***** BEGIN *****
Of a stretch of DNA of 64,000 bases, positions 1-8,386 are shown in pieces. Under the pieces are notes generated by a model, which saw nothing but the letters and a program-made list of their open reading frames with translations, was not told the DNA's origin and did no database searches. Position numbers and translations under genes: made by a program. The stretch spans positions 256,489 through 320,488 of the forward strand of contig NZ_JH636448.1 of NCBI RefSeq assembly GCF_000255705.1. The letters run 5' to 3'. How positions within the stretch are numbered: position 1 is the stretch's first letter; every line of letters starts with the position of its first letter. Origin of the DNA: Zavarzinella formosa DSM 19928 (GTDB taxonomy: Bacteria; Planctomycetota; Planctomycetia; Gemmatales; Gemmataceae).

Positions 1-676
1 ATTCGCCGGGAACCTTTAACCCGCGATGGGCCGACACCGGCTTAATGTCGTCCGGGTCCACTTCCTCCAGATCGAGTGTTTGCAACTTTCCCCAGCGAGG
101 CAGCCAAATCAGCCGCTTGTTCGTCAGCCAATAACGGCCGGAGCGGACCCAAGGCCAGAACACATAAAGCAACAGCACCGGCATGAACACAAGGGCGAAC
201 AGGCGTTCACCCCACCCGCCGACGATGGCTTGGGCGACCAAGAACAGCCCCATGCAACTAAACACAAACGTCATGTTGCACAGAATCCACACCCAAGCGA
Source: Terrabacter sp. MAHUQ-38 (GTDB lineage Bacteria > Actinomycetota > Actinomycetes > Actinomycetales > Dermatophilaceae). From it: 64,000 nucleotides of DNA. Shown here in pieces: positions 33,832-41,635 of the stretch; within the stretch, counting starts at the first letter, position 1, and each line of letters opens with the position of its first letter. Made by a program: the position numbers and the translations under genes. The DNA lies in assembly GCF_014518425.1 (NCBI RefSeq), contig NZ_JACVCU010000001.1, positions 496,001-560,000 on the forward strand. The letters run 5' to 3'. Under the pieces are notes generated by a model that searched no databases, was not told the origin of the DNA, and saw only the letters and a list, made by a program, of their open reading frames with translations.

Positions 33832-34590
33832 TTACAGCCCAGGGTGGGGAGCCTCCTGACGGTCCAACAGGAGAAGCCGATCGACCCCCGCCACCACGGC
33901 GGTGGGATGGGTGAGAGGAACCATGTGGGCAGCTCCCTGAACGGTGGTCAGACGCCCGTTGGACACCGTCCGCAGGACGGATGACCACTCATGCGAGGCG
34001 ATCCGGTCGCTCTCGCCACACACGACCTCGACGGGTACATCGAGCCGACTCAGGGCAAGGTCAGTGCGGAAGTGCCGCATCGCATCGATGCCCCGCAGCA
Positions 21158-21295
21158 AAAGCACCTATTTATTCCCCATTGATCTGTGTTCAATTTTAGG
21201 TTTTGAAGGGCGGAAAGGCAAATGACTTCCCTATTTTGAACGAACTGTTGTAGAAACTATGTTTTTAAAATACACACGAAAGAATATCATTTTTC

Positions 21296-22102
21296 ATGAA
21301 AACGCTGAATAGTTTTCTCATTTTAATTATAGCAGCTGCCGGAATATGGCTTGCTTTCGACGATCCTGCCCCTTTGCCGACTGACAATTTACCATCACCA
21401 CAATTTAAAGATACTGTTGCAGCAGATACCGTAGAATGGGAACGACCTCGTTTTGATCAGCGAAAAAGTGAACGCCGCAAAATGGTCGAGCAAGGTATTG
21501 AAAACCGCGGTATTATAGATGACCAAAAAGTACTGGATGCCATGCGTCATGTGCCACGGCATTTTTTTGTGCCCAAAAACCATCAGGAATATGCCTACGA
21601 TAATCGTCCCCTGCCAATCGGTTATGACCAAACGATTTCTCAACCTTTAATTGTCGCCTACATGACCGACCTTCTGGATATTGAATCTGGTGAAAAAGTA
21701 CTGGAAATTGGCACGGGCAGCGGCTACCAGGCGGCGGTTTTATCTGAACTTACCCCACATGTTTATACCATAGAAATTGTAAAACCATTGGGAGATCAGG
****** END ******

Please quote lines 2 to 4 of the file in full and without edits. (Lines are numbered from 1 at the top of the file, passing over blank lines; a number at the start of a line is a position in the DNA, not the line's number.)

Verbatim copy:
Positions 1-676
1 ATTCGCCGGGAACCTTTAACCCGCGATGGGCCGACACCGGCTTAATGTCGTCCGGGTCCACTTCCTCCAGATCGAGTGTTTGCAACTTTCCCCAGCGAGG
101 CAGCCAAATCAGCCGCTTGTTCGTCAGCCAATAACGGCCGGAGCGGACCCAAGGCCAGAACACATAAAGCAACAGCACCGGCATGAACACAAGGGCGAAC